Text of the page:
Front Page Titles (by Subject) CHAPTER I.: DEFINITIONS: STATEMENT OF THE QUESTION TO BE INVESTIGATED. - Protectionism: the -ism which teaches that waste makes wealth
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CHAPTER I.: DEFINITIONS: STATEMENT OF THE QUESTION TO BE INVESTIGATED. - William Graham Sumner, Protectionism: the -ism which teaches that waste makes wealth 
Protectionism: the -ism which teaches that waste makes wealth (New York: Henry Holt and Company, 1888).
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DEFINITIONS: STATEMENT OF THE QUESTION TO BE INVESTIGATED.
The System of which Protection is a Survival.
1. The statesmen of the eighteenth century supposed that their business was the art of national prosperity. Their procedure was to form ideals of political greatness and civil prosperity on the one hand, and to evolve out of their own consciousness grand dogmas of human happiness and social welfare on the other hand. Then they tried to devise specific means for connecting these two notions with each other. Their ideals of political greatness contained, as predominant elements, a brilliant court, a refined and elegant aristocracy, well developed fine arts and belles lettres, a powerful army and navy, and a peaceful, obedient and hard working peasantry and artisan class to pay the taxes and support the other part of the political structure. In this ideal the lower ranks paid upward, and the upper ranks blessed downward, and all were happy together. The great political and social dogmas of the period were exotic and incongruous. They were borrowed or accepted from the classical authorities. Of course the dogmas were chiefly held and taught by the philosophers, but, as the century ran its course, they penetrated the statesman class. The statesman who had had no purpose save to serve the “grandeur” of the king, or to perpetuate a dynasty, gave way to statesmen who had strong national feeling and national ideals, and who eagerly sought means to realize their ideals. Having as yet no definite notion, based on facts of observation and experience, of what a human society or a nation is, and no adequate knowledge of the nature and operation of social forces, they were driven to empirical processes which they could not test, or measure, or verify. They piled device upon device and failure upon failure. When one device failed of its intended purpose and produced an unforeseen evil, they invented a new device to prevent the new evil. The new device again failed to prevent, and became a cause of a new harm, and so on indefinitely.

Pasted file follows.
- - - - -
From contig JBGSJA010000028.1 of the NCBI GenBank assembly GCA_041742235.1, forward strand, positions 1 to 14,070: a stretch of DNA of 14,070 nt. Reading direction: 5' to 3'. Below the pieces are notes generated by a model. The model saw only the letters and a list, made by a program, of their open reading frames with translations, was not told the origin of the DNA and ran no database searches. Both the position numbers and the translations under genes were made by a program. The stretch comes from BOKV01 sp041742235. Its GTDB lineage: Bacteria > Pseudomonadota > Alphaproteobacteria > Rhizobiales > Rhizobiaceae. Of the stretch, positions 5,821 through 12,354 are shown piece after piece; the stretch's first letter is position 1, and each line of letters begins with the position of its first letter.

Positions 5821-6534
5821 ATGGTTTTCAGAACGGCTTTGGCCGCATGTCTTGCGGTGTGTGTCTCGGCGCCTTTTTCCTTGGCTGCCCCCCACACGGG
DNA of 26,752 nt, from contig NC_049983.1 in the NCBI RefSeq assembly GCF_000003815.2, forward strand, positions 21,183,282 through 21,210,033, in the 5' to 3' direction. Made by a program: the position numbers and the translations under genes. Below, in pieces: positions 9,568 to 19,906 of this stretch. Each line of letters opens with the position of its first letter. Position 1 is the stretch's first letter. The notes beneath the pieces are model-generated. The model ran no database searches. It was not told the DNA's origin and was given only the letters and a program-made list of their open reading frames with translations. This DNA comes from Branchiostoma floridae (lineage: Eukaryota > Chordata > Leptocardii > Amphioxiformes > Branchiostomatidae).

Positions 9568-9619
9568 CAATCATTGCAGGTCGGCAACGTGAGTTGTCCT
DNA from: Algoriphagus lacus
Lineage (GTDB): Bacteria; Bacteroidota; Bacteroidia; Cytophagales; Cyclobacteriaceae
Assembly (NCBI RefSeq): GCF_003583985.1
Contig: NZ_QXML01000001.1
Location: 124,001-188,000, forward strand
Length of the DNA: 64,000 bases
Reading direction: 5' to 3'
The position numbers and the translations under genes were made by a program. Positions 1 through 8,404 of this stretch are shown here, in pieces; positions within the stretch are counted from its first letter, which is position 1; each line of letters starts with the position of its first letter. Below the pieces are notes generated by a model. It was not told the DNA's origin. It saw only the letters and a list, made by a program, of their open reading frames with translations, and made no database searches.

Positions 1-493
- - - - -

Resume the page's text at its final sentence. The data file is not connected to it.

2. Among their devices for industrial prosperity were (I) export taxes on raw materials, to make raw materials abundant and cheap at home; (2) bounties on the export of finished products, to make the exports large; (3) taxes on imported commodities to make the imports small, and thus, with No. 2, to make the “balance of trade” favorable, and to secure an importation of specie; (4) taxes or prohibition on the export of machinery. so as not to let foreigners have the advantage of domestic inventions; (5)prohibition on the emigration of skilled laborers, lest they should carry to foreign rivals knowledge of domestic arts; (6) monopolies to encourage enterprise; (7) navigation laws to foster ship-building or the carrying trade, and to provide sailors for the navy; (8) a colonial system to bring about by political force the very trade which the other devices had destroyed by economic interference; (9) laws for fixing wages and prices to repress the struggle of the non-capitalist class to save themselves in the social press; (10) poor-laws to lessen the struggle by another outlet; (II) extravagant criminal laws to try to suppress another development of this struggle by terror; and so on, and so on.
Old and New Conceptions of the State.